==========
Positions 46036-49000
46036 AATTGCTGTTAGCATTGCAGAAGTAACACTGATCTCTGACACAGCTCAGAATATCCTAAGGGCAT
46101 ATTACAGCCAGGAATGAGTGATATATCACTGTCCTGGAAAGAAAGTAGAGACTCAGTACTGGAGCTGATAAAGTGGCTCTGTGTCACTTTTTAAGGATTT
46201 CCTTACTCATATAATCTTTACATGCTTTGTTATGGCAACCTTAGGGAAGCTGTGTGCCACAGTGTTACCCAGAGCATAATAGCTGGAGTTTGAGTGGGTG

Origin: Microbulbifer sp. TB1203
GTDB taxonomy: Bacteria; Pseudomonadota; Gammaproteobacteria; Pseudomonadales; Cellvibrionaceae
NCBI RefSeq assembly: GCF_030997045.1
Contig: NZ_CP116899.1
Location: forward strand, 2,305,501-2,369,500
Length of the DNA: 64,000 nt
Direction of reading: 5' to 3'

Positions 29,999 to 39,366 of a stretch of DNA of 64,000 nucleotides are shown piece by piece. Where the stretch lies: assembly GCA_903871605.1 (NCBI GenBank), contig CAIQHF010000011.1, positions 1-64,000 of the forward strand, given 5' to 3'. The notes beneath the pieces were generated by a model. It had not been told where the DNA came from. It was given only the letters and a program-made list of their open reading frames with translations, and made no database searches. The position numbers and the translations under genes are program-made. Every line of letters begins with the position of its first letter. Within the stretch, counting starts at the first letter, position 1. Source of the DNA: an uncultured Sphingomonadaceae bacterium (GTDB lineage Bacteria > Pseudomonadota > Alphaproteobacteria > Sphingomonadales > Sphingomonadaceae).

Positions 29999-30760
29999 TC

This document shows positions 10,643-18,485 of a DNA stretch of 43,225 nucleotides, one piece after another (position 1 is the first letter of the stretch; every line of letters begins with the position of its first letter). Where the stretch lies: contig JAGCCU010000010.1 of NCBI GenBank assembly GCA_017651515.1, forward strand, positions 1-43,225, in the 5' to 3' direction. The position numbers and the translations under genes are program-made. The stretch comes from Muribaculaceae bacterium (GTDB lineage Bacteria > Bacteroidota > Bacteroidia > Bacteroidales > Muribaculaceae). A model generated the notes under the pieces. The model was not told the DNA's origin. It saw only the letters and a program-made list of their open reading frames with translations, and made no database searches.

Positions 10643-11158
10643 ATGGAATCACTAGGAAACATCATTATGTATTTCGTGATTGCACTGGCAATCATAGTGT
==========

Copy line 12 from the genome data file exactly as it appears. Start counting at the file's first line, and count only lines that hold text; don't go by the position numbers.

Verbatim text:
Positions 29,999 to 39,366 of a stretch of DNA of 64,000 nucleotides are shown piece by piece. Where the stretch lies: assembly GCA_903871605.1 (NCBI GenBank), contig CAIQHF010000011.1, positions 1-64,000 of the forward strand, given 5' to 3'. The notes beneath the pieces were generated by a model. It had not been told where the DNA came from. It was given only the letters and a program-made list of their open reading frames with translations, and made no database searches. The position numbers and the translations under genes are program-made. Every line of letters begins with the position of its first letter. Within the stretch, counting starts at the first letter, position 1. Source of the DNA: an uncultured Sphingomonadaceae bacterium (GTDB lineage Bacteria > Pseudomonadota > Alphaproteobacteria > Sphingomonadales > Sphingomonadaceae).